This week, Ford unveiled the all-new Focus RS, a street-legal performance version of the Focus that follows on the tradition of the company’s global RS signature. There is one caveat this year, though. Rally fans who’re used to seeing the Focus RS blasting through the countryside with all-wheel drive that you can only dream of having.. well, now you can have it!
“We are acutely aware of the benchmarks we have set ourselves with RS performance models through the years, and rest assured this new car raises the game to a new level,” said Jim Farley, president, Ford of Europe, Middle East and Africa.
Several new additions to the Focus RS make it a pretty great car, but the most shocking and sure to be the most well-loved by RX fans will be this AWD. The AWD system that the Focus RS uses has Dynamic Torque Vectoring Control and can send up to 70 percent of the drivetrain’s power to the rear wheels, with that power being capable of up to a 100 percent vector to one wheel or the other. According to the press release:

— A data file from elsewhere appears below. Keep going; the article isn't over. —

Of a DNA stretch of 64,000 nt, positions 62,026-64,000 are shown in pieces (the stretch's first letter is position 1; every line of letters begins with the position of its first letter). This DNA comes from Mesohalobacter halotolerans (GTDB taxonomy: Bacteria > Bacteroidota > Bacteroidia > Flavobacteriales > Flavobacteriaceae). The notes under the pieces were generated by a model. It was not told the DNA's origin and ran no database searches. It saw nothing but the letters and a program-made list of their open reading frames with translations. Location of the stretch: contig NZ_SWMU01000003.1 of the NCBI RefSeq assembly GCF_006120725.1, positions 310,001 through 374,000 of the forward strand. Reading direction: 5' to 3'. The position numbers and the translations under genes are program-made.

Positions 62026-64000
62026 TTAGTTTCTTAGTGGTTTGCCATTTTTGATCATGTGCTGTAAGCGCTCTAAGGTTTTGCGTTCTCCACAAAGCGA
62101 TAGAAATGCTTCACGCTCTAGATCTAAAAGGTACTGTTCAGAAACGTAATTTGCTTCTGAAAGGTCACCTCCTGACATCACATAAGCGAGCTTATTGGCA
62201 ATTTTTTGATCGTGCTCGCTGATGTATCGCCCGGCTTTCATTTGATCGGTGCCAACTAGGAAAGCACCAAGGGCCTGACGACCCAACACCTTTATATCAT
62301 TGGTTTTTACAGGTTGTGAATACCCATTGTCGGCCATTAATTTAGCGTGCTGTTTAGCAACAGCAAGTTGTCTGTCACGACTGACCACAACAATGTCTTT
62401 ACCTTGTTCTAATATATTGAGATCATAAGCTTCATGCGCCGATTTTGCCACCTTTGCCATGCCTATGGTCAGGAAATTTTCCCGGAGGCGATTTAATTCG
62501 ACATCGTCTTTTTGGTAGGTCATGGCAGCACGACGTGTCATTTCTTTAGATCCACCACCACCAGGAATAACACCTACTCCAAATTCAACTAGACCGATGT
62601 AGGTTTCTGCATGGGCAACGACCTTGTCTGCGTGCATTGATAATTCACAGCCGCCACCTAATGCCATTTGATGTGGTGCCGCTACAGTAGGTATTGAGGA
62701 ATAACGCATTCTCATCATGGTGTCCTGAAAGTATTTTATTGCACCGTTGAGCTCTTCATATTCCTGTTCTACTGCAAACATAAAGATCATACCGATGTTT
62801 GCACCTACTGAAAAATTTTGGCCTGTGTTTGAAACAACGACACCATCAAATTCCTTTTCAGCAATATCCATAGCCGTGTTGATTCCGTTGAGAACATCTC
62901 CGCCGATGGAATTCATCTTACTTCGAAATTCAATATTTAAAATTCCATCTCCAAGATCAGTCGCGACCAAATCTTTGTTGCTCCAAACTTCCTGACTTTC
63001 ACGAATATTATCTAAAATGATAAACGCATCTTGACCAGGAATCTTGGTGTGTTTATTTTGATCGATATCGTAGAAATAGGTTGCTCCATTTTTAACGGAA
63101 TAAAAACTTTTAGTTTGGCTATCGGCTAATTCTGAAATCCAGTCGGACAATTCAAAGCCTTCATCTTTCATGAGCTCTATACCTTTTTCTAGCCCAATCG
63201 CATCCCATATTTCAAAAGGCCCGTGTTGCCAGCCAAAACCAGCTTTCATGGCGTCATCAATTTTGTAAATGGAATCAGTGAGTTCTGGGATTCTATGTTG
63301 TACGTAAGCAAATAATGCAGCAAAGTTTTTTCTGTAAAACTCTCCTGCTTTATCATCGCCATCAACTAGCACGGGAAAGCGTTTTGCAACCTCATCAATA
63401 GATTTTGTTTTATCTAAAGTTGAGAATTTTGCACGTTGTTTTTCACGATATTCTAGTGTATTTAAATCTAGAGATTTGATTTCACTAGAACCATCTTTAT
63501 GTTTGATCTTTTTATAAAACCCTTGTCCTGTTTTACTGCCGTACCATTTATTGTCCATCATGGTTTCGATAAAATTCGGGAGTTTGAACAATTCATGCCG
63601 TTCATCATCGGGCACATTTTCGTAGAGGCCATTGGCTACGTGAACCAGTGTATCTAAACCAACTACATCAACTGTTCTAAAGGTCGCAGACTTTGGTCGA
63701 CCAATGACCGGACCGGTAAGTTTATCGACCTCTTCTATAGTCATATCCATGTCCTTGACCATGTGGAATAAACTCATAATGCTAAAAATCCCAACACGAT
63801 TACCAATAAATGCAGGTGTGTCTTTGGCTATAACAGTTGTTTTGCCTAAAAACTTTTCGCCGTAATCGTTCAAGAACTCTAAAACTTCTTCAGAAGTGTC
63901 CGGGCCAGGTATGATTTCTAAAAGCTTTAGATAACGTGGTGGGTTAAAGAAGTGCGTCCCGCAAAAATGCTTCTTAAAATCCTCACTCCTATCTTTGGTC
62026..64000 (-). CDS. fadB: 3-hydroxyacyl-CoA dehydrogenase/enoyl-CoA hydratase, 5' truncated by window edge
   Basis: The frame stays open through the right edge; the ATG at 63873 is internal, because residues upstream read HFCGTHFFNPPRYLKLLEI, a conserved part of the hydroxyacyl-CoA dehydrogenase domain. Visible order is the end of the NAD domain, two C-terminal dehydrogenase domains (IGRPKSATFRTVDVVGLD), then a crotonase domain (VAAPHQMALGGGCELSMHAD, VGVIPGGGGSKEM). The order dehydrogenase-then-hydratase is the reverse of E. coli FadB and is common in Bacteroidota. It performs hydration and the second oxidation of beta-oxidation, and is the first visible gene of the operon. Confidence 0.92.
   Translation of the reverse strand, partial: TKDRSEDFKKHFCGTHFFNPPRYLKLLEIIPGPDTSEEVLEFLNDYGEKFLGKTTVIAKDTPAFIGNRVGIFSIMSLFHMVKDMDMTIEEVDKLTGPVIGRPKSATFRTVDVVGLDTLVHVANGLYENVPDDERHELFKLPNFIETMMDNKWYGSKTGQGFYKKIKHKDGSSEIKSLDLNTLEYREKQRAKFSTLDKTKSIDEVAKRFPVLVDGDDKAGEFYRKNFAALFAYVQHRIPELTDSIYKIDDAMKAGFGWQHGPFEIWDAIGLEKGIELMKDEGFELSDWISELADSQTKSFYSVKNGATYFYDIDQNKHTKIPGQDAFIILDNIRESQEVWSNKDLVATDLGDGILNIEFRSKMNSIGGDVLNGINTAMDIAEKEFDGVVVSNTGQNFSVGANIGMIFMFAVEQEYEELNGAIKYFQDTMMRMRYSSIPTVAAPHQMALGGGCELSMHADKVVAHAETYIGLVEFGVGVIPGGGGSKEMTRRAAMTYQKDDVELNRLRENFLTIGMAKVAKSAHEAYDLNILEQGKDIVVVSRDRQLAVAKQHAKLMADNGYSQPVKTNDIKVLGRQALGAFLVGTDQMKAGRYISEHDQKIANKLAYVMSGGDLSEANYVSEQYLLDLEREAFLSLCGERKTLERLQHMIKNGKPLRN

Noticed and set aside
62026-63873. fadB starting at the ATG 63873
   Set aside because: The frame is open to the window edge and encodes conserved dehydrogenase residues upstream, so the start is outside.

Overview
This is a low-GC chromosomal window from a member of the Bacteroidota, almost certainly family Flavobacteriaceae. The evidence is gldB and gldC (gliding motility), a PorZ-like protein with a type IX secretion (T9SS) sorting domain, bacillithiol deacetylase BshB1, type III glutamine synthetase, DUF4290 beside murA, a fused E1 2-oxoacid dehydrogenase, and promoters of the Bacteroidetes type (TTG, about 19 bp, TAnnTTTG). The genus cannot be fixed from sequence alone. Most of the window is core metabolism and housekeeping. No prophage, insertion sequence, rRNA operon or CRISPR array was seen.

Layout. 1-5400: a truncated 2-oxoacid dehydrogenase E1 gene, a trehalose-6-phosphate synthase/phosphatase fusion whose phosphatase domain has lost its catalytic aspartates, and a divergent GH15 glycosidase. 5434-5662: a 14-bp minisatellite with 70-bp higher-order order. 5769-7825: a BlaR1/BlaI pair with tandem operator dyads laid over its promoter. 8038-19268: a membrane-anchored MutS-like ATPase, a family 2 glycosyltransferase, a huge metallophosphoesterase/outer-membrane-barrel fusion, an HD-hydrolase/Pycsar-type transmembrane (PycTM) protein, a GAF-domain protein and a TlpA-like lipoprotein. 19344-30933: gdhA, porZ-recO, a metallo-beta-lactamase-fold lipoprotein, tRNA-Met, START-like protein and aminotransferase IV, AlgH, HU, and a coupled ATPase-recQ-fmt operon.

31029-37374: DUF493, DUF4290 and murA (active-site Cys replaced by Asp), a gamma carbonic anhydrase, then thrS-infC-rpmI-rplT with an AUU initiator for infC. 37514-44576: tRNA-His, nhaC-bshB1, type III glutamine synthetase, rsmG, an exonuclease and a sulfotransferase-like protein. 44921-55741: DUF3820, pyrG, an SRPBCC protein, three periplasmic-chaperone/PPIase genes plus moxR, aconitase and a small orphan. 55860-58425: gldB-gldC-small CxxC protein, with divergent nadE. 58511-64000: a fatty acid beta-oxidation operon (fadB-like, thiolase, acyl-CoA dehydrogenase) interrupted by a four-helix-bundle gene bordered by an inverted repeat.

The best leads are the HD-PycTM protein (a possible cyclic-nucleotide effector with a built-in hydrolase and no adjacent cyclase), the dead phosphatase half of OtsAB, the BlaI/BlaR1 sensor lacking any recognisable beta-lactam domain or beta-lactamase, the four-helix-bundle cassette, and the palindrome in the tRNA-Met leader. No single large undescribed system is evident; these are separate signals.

The Ford Performance All-Wheel-Drive system is based on twin electronically controlled clutch packs on each side of the rear drive unit. These manage the car’s front/rear torque split, and can control the side-to-side torque distribution on the rear axle – delivering the “torque vectoring” capability that has a dramatic impact on handling and cornering stability.
What this means is that during cornering, the rear drive pre-emptively diverts torque to the outer wheel based on inputs from steering, lateral acceleration, yaw and speed. This means better turn-in stability and the near-elimination of understeer. The brake-based torque vectoring and stability control systems work hand-in-hand with this DTVC. The steering, by the way, is the same sport-assist electronic power steering used in the ST models.
As for what’s under the hood of this new everyman rally machine? Well, Ford is being coy about that. It will feature the same 2.3-liter EcoBoost engine that is in the Mustang, producing “well in excess of 315 horsepower,” Ford says. It is very different from the pony car’s engine, however, with more cooling and intercooling, a twin-scroll turbocharger, and a large-bore exhaust system. A larger radiator matches.
The design here is to maximize the torque band and deliver more power earlier in the RPM range. All of this runs through a six-speed manual transmission that has a sport clutch, a short shift throw, and race-ready components.
Of course, the exterior of the car is also rather unique. You’ll see in the photos below that the Focus RS is pretty good-looking. Ford has not set pricing yet.
Of course, as soon as this thing was made, Ken Block had to hoon it.